Archaeologists Discover 3000-Year-Old Bronze Weapons on Scottish Island
Archaeologists have a new fighting chance at discovering more about ancient Scotland. Experts found 12 bronze pieces from at least seven different weapons dating back 3000 years, during a dig at the RSPB nature reserve on the Isle of Coll in Scotland's Southern Hebrides. The artifacts, which include pieces of sword blades and spearheads, will be conserved and cared for by the Kilmartin Museum, on the west coast of Scotland, according to a press statement.
The team that discovered the Bronze Age equipment believes that they were broken intentionally and thrown into what used to be a freshwater loch. According to RSPB archaeologist Jill Harden, the objects were given to the sea “most likely as offerings or gifts to the gods or goddesses of the time.”
And unearthing them could lead to important information. “While a fair number of objects from this period have been discovered in the west of Scotland in the past, we generally know very little about the precise places where they were found,” said Trevor Cowie, of National Museums Scotland’s Department of Scottish History & Archaeology. “Archaeological techniques have developed dramatically since those 19th-century discoveries were made, so we have a great opportunity here to resolve many unanswered questions about life on Coll some 3000 years ago.”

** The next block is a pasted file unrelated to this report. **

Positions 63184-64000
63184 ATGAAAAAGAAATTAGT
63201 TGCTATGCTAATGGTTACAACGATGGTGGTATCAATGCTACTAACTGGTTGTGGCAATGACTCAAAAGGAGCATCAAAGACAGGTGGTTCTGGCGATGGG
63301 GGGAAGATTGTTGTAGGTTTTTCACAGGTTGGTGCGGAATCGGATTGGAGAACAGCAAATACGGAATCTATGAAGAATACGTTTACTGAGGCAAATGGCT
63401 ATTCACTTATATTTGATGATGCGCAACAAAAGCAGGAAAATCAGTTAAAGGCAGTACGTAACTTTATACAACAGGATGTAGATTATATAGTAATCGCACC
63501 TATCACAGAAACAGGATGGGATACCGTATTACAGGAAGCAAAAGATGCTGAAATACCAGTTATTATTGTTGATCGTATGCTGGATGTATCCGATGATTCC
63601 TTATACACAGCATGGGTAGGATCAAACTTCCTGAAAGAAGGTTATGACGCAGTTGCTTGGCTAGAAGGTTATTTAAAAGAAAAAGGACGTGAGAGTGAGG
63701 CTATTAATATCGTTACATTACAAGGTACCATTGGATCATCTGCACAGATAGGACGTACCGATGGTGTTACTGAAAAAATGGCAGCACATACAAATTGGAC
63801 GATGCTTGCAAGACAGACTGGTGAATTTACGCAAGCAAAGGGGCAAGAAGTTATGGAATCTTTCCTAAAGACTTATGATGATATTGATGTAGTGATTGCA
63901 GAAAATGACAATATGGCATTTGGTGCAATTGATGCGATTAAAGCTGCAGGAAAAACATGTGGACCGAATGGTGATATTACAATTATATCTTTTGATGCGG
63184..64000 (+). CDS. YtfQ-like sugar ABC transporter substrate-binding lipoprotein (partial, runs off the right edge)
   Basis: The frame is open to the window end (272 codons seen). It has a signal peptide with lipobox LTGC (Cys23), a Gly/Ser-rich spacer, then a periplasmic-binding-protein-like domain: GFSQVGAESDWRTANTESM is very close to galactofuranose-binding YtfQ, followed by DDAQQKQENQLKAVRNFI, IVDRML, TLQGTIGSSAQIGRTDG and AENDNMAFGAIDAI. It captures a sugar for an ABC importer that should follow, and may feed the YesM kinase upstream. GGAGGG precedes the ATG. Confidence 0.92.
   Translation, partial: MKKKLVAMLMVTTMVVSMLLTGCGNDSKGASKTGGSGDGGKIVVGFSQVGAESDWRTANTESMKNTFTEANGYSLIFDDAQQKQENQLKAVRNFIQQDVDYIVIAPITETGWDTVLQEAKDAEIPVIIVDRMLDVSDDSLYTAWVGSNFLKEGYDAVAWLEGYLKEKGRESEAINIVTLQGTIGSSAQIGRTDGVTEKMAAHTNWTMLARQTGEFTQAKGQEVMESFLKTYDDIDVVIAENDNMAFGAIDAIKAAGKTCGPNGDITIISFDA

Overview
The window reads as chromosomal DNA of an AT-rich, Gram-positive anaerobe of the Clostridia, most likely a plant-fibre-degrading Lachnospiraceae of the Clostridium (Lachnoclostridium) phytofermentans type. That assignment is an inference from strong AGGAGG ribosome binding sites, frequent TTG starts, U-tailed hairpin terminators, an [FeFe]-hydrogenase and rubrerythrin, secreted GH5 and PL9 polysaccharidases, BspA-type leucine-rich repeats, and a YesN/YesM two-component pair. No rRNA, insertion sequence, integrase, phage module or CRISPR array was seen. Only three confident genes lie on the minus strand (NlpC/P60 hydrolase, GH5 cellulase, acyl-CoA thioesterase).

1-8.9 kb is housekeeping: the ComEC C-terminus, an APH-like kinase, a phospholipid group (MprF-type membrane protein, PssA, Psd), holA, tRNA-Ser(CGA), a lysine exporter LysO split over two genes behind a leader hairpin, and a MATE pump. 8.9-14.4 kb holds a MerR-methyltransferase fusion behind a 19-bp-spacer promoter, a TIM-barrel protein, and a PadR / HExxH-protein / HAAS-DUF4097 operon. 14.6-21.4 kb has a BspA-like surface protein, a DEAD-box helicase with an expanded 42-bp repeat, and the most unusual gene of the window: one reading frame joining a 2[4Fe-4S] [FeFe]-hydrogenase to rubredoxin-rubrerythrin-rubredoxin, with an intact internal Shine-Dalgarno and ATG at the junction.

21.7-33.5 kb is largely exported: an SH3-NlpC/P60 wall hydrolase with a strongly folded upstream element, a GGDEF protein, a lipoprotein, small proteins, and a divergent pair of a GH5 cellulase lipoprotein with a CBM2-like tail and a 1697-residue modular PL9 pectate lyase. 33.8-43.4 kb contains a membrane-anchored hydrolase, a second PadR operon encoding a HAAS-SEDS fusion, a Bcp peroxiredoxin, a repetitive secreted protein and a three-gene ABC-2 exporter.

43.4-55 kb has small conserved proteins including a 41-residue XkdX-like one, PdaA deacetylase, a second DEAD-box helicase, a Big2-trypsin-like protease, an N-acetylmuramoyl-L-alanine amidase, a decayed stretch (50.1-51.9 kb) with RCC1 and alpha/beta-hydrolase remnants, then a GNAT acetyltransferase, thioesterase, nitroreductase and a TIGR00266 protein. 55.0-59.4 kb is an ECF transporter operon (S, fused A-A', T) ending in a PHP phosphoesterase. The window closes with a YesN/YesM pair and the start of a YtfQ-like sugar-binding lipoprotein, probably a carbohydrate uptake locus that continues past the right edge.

Meanwhile, modern residents of Coll can see the rare artifacts, and speak with the archaeologists who found them, today and tomorrow at the An Cridhe community center.